Fitness Magazine

Boston; "Not About You"

By Xmarkm @matthews_mark
"The world is too much with us; late and soon."  William Wordsworth
As I write this, one suspect is on the run, and another suspect has been reported dead.
More importantly, an officer is also dead.
Since the days of the Boston Bombing I've been reminding myself that, even as a runner, "it's not about you."  I look back at my thoughts, and wonder how much I saw this only through runner's eyes.  This was an attack on citizens at a running event, not an attack on runners where citizens were harmed.  Sure, the ripples will be felt by my runner's leg.  The ripples smack some pretty hard, but really, "it's not about you," I tell myself.  When my brain goes to all my future marathon finishes, and to the upcoming massive New York marathon, I'm wondering if I'm making it about me.  The answer is always in the question.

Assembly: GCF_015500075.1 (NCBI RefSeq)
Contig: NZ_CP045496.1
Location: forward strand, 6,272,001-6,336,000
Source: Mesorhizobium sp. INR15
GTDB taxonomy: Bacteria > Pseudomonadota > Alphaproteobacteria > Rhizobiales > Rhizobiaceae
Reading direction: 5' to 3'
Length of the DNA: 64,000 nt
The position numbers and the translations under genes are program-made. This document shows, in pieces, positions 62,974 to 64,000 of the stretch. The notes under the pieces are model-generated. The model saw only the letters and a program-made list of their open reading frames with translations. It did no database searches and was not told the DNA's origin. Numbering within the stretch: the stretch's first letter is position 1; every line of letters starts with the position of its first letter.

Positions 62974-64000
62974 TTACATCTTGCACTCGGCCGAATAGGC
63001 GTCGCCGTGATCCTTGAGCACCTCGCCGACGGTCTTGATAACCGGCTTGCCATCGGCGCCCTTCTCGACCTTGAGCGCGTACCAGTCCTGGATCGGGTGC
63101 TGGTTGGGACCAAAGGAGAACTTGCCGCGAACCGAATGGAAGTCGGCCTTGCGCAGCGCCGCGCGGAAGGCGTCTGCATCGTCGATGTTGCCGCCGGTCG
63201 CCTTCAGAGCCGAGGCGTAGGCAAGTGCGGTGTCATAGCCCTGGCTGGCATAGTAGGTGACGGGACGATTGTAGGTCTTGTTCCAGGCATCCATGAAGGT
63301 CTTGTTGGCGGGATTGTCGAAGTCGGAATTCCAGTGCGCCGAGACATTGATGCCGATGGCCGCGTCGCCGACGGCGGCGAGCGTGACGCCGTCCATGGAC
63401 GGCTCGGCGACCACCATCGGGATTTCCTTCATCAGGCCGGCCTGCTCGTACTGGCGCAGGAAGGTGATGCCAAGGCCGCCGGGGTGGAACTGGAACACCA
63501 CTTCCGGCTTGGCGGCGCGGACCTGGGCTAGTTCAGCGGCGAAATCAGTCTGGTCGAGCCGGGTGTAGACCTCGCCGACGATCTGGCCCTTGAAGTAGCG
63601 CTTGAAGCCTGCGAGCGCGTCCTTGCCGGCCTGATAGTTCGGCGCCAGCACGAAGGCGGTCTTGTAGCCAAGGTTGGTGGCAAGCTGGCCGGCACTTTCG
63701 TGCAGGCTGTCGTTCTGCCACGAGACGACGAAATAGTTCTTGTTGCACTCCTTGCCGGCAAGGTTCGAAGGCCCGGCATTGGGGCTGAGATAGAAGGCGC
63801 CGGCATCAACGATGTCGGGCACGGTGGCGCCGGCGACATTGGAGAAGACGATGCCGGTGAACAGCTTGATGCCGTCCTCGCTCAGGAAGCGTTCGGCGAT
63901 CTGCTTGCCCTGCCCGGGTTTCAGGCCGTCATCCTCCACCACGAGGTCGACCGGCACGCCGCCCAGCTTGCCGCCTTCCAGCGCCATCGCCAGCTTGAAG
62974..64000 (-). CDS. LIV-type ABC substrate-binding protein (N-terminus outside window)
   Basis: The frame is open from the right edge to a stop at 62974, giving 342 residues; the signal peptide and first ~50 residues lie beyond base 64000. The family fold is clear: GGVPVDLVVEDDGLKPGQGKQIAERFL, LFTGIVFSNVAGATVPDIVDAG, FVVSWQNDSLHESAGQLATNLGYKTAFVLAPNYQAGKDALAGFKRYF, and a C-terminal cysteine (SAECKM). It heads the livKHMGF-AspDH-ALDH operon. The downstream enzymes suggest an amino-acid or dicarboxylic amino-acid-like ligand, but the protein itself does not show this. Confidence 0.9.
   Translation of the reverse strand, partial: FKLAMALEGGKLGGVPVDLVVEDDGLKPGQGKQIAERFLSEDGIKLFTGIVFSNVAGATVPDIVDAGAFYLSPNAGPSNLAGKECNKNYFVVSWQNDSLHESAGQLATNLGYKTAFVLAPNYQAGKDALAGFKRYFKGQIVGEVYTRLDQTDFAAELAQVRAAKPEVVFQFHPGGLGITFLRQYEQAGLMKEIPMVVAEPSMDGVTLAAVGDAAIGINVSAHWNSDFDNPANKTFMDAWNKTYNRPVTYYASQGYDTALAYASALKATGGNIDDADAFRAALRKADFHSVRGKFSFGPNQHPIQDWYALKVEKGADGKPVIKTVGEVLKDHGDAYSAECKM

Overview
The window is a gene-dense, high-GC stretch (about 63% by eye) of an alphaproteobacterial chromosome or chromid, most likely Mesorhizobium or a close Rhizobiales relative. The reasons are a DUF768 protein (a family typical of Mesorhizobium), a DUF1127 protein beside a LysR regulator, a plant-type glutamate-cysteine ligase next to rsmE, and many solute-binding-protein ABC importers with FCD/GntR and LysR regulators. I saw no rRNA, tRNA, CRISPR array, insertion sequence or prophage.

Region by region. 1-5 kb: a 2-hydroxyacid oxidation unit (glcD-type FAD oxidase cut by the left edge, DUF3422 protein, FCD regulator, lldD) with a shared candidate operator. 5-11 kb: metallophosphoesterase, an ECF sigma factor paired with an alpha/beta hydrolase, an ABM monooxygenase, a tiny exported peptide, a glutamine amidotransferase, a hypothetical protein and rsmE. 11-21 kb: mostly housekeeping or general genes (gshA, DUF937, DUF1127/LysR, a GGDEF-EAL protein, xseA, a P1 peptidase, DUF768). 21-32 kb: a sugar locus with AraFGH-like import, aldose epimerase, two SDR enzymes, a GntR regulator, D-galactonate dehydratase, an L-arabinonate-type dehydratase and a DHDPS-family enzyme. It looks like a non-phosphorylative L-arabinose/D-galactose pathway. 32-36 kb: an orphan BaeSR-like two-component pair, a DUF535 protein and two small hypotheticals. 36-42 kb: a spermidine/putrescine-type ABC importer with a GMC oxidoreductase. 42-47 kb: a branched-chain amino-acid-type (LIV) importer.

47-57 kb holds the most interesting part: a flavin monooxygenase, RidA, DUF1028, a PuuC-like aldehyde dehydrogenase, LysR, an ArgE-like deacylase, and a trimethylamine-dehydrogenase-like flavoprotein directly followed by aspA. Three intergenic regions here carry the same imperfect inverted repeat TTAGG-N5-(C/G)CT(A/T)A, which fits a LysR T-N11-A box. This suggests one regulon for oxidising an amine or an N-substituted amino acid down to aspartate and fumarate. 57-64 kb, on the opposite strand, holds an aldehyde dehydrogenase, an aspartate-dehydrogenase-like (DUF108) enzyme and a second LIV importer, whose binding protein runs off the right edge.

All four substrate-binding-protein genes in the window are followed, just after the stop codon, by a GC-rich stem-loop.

The real tragedy of the event is those who have suffered permanent impairments from the bombing, and especially those who lost their life.  Not runners. If only we could always keep that image of the 8 year old boy with the infectious smile and the sign reading  "Stop hurting people. Peace"  My children are the same age, that could have easily been my children, and that would be a fate worse than my own death. Same way I felt at Sandy Hook.
The reason we run sometimes is to get to our loved ones at the finish. To see our family with new eyes. This is what the Bombing was about, families and lives torn apart.  That is felt by all of us.
My 'brother by another mother', Predawn Runner Greg, wrote a post about this called "Boston Is Everyone's Tragedy, Not Just Runners"  He put it more wisely than I.
In the canceled New York City Marathon of 2013, politics and community collided with the runner community when the hurricane devastated a community. This situation seems so much more.  Of course, we will run to deal with this, because running helps us understand, helps us cope, and yes is even an expression of emotion, but I'm thinking of a focus to run to celebrate and remember life, rather running to simply celebrate running.

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